So Twitter, Inc. need to be careful not to piss off it's content creators with aggressive advertising or constraining how they interact with it. What Twitter, Inc want their service to be is ultimately not their decision - it's up to the users.
I wrote my thoughts on this subject here in my post titled, Twitter Isn't Pivoting, It's Already A Media Company http://www.besttechie.com/2012/11/16/twitter-isnt-pivoting/
This is only partially tongue-in-cheek. The balance of information systems operate on trust, just as economies do, and eroding trust at the institutional level is a bad sign.
I think it's important to read the post with that context in mind.
The best way to consume “news and information”.
Important content is mostly created by media companies, whether they are blogs, television, radio or movies.
The main reason that “normal users” would write messages is as a backchannel to discuss media events such as the Olympics, Election Coverage, or a new television show. “Normal user” tweets are something akin to Facebook comments.
Even though this backchannel exists, it’s not expected that brands and celebrities are supposed to pay much attention to everything that is said. Chernin himself hasn’t replied to the numerous replies he received."
That's funny because that's how I used Twitter from the beginning (5 years ago).
"a media company writing software that is optimized for mostly passive users interested in a media and entertainment filter."
What's wrong in being media company? We all agree that software is eating the world, so why is it bad if Twitter is "disrupting" real-time media consumption? I loved Twitter's Olympics coverage. Even though I was thousands of miles away from London, I could feel the excitement.
Same for Hurricane Sandy. It was so useful to get latest news update in such a terrible time (for everyone involved). I was caught in another disaster few years back and the biggest problem was not getting important news updates from credible agencies/people. Twitter solved that problem for Hurricane Sandy coverage.
Twitter/FB are becoming like "breaking news" for every news. Be it earthquakes, celebrity gossip, world cups, olympics or new product launches!
My main problem is my diverse interest in different subjects and twitters current inability to let me organize and follow what I like.
I'm following approx. 200 people divided 30% technology, 30% cycling and 30% friends/locals. For me, it would be impossible to imagine following more than 250 or 300 people with todays interface - because they are all thrown into each other and reading the raw feed is a clutter and mess of subjects.
You would think, considering their main goal is to get people following their interest, that they would get this part of the interface right. But the contrary - it is what is worst with twitter.
The solution (and problem) I'm hinting to is of course lists and as Facebook, G+ and virtually every other social network already have found out: people like to organize interests, people and subjects into different "buckets". Facebook had a lame interface for this many years, but does a better job now.
My point is, as an experienced twitter user, I know where the pains are and my first day in office I would make sure that the accessibility of lists were greatly improved.
The second day I would use to fix a decent conversation view and comprehensible reply scheme.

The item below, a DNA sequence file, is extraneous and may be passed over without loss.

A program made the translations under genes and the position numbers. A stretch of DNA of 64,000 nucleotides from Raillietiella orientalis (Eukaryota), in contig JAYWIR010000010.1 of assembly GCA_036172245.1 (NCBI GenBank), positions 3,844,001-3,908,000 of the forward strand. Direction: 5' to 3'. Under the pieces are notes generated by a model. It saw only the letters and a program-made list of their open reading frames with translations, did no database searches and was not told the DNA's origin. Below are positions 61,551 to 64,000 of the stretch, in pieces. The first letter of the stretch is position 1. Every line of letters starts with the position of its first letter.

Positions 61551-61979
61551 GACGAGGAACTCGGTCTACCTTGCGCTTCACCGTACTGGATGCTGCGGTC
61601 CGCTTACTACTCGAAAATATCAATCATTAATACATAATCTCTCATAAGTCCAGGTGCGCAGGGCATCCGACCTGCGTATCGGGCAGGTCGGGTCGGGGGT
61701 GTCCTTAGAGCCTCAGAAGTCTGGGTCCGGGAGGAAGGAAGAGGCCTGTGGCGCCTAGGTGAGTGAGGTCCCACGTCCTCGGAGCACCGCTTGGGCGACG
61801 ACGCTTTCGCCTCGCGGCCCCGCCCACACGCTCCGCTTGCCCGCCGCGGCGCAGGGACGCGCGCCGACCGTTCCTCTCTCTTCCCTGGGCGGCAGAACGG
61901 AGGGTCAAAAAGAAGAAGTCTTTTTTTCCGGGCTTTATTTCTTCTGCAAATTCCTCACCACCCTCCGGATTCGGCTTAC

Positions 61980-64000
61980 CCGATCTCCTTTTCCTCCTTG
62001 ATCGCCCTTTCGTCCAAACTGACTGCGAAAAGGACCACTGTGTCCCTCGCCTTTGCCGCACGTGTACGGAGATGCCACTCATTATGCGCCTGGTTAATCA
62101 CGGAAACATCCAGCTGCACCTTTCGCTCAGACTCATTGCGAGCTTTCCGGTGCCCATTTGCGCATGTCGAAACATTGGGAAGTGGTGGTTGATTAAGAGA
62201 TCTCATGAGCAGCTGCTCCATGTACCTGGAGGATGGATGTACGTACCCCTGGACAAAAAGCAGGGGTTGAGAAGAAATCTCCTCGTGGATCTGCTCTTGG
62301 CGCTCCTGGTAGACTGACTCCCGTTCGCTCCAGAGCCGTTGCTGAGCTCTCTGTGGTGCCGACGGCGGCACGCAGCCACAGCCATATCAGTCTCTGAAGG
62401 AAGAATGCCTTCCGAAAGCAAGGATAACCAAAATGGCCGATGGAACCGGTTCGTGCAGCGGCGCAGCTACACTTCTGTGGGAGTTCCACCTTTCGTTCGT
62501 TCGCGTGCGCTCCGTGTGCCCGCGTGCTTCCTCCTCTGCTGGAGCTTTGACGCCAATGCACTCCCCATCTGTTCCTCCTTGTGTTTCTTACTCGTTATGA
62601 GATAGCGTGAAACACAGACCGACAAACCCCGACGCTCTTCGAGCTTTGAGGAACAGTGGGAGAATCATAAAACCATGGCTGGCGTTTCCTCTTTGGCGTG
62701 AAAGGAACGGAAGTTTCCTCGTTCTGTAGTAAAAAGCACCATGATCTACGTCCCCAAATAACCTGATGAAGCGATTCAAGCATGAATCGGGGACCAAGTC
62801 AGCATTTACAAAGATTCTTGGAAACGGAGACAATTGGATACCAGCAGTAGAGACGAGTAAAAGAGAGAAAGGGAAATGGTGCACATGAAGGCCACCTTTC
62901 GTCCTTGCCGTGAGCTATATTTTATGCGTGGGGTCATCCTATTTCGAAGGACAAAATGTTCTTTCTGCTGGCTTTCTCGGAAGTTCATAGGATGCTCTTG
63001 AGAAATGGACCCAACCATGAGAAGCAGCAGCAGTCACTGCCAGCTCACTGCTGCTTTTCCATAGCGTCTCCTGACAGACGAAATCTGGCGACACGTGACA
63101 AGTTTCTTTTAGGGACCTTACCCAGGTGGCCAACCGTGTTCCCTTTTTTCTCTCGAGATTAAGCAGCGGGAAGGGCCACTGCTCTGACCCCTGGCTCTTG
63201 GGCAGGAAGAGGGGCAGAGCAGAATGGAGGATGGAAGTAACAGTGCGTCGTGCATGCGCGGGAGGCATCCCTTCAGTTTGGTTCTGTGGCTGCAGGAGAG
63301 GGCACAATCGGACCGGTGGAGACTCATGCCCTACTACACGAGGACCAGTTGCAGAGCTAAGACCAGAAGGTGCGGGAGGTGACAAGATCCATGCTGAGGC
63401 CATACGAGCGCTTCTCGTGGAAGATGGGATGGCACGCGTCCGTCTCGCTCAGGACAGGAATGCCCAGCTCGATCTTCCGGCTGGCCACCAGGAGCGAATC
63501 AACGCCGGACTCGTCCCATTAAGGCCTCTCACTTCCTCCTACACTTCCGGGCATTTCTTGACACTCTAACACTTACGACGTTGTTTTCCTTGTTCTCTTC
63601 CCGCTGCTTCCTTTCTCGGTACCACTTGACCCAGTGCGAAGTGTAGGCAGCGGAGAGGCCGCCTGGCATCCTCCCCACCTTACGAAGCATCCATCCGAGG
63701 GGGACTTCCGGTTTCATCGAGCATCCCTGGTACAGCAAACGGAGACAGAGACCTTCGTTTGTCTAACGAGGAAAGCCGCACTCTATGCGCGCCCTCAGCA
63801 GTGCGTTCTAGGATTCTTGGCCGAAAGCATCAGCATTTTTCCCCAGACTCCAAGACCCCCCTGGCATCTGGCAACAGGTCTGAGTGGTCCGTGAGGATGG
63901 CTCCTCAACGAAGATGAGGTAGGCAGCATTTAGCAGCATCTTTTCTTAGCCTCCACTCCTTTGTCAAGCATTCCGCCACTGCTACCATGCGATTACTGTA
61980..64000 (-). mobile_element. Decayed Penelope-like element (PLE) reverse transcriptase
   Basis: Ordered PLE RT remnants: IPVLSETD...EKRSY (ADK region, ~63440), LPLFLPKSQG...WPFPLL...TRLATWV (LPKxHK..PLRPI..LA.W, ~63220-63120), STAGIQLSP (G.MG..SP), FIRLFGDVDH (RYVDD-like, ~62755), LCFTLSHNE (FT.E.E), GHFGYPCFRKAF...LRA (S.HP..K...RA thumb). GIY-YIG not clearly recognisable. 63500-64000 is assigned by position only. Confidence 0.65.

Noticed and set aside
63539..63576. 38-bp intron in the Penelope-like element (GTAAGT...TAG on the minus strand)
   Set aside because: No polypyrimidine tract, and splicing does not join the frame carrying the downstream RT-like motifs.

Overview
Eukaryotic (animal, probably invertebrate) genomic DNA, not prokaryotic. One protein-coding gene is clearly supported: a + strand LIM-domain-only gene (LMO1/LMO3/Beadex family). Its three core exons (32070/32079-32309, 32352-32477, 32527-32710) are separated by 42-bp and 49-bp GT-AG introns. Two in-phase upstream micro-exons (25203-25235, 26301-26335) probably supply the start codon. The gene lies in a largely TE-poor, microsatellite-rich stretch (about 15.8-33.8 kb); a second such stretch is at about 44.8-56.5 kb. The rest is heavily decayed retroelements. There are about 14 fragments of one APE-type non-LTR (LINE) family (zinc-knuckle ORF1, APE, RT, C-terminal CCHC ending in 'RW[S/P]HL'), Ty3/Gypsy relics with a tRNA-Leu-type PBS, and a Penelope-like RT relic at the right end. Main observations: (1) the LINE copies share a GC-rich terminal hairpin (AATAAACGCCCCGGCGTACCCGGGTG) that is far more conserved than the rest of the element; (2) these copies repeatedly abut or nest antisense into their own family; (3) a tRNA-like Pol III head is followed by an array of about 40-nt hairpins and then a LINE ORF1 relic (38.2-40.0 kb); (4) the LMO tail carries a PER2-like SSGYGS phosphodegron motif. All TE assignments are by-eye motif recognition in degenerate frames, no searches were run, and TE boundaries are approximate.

EDIT: To point out the inaccessibility of lists today, here is the general way to read up on a subject: tool-icon > lists > choose list. That's 2 clicks too many.
You could also use the shortcut "gl" and spare 2 clicks, but still, it is 1 request too much and way too complex for the regular user.
HootSuite doesn't have the prettiest interface but it is functional and reasonably fast for a web client so it works for me.
I would like to see something split the list of accounts I follow into subject-based lists or something so that I can consume with context.
At some point, I think following becomes less important. Ideally Twitter could just show me tweets that I should enjoy. I'm not looking to get every update anyway -- I just want to dip into a stream of info that I'd find both timely and relevant.
He's been using it for a long time to consume news and information. Ok, makes sense. Yet this is apparently objectionable or at the very least damming. I think it's damming because he says he's a consumer not a producer of tweets. Is this news to anyone?
"Admit failure and give up on trying to get normal people to tweet" The balance in twitter's tweet creation and consumption happened organically. Kudos to Twitter for allowing it to happen vs forcing unnatural acts? "You should tweet more!" I don't look too closely but it seems like it's been an open secret for 2 + years that 80% of all tweets come from 5 - 10% of users or whatever.
I guess I wouldn't call it a pivot if Twitter is focusing heavily on the 10% that do 90% of the tweeting vs trying to get the other 90% to tweet more.
While I don't necessarily agree with his wording in every blog post, this is an awesome interview.
Do people really need a short-form messaging platform for communication?
They cover everything from the early days of Excel's API to the downfall of myspace and the rise of YouTube and Photobucket, and how twitter took off. It's worth your time.
What are you saying? Fourteen year olds and ethnic minorities use this website. How normal can you get?
"An experienced Twitter user would know to add a “.” at the beginning of his message"
Thanks for the protip, Dalton.
Think about it: Politicians who have been trained in the art of speaking in soundbites have been ruling much of the world since the advent of electronic media.
Those who can't phrase their arguments in bite-sized pieces for busy people to digest come across as being ineffective intellectuals.
Titter gives ordinary people the ability to communicate in soundbites. Sometimes less is more. This is society-changing powerful stuff.